The Macklin Business Institute strives to be more than a typical business program; it is an experiential learning program for business students. To that end, the MBI Distinguished Lecture Series featured Larry Culp, recognized as one of the Top 50 CEOs in the world by Harvard Business Review. Culp’s lecture, Reflections on Leadership, focused on the lessons he learned in his 14-year tenure as CEO and president of Danaher Corporation, during which time the company increased revenues five-fold to $20 billion while increasing shareholder returns to five times that of the S&P index.
He spoke to a standing room-only group of MBI scholars and other interested students on February 8 at the Rockville Campus.
Now a senior lecturer at Harvard’s Business School, Culp gave the audience the same advice he provides to his students: First, he said, “Be nice to everyone you meet because you never know when you are going to see them again—and chances are, you will.” Second, “Find opportunities to connect with people (find a common bond).” Last, he said, “The people in the room may be the best friends you have in life.” He summed up this portion of the lecture by noting that the “bow that ties it all together” is people. “Who you hire, who you fire, who you work with, and who you work for—or who you don’t.”
He encouraged the students to have high expectations—for themselves, their team, and their business. He expressed the importance of being willing to fail because people learn from their failures; and he stressed the value of problem solving, both for internal business issues and for customers. He cited Toyota Motor Corporation’s “5 Whys” technique, a process which requires repeating the question “Why?” five times to determine the root cause of a problem.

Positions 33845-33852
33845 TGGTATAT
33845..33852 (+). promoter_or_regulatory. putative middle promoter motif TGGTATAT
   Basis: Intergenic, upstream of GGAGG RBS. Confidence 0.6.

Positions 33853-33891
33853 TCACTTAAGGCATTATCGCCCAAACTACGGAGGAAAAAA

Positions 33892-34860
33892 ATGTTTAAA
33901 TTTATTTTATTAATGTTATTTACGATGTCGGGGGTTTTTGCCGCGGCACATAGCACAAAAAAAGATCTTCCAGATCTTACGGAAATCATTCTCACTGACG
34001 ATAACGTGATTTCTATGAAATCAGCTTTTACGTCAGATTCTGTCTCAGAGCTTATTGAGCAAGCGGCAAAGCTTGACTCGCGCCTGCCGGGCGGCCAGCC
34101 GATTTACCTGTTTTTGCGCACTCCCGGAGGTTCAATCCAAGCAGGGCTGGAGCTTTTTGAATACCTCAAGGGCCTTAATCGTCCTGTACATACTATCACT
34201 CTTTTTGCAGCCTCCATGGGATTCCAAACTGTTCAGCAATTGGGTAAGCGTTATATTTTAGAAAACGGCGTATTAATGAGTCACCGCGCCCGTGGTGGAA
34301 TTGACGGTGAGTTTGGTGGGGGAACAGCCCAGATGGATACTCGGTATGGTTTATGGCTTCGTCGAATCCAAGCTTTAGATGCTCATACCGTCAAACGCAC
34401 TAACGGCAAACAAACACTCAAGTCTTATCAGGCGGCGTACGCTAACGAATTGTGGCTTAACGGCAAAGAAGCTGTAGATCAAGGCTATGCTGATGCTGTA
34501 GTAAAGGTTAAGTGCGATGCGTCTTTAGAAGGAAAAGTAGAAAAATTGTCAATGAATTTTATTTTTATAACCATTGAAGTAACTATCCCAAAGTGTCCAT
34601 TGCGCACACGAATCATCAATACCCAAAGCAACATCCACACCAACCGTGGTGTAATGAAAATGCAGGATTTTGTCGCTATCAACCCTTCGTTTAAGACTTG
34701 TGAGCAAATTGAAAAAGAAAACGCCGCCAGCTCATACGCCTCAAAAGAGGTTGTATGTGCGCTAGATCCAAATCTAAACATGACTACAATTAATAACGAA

Culp wrapped up his 50-minute speech by stressing the importance of substance over superficiality in leadership. He cautioned the audience about using PowerPoint presentations to try to sell or explain something because most people will not ask questions. He suggested social media runs a similar risk. He said that managing substantively, with facts rather than opinions, really getting into specificity, “will get a company from point A to point B.”
After a 15-minute question-and-answer session, Culp joined the audience members for a light reception. Dr. Amy Gumaer, manager of grants and sponsored programs, said Culp’s authenticity and genuineness really struck her. “What resonated with me most was when he spoke about his commitment to continuous improvement and his overarching motto as Danaher Corporation’s CEO: ‘common sense, vigorously applied.’”
Bigami Beli, a student at the Takoma Park/Silver Spring Campus who is interested in studying business, said Culp’s speech made quite an impression on him. “It got me thinking that I need to be a man of action and a man with a plan,” he said. “Leadership requires a lot of self-reflection, teamwork, and compromise.”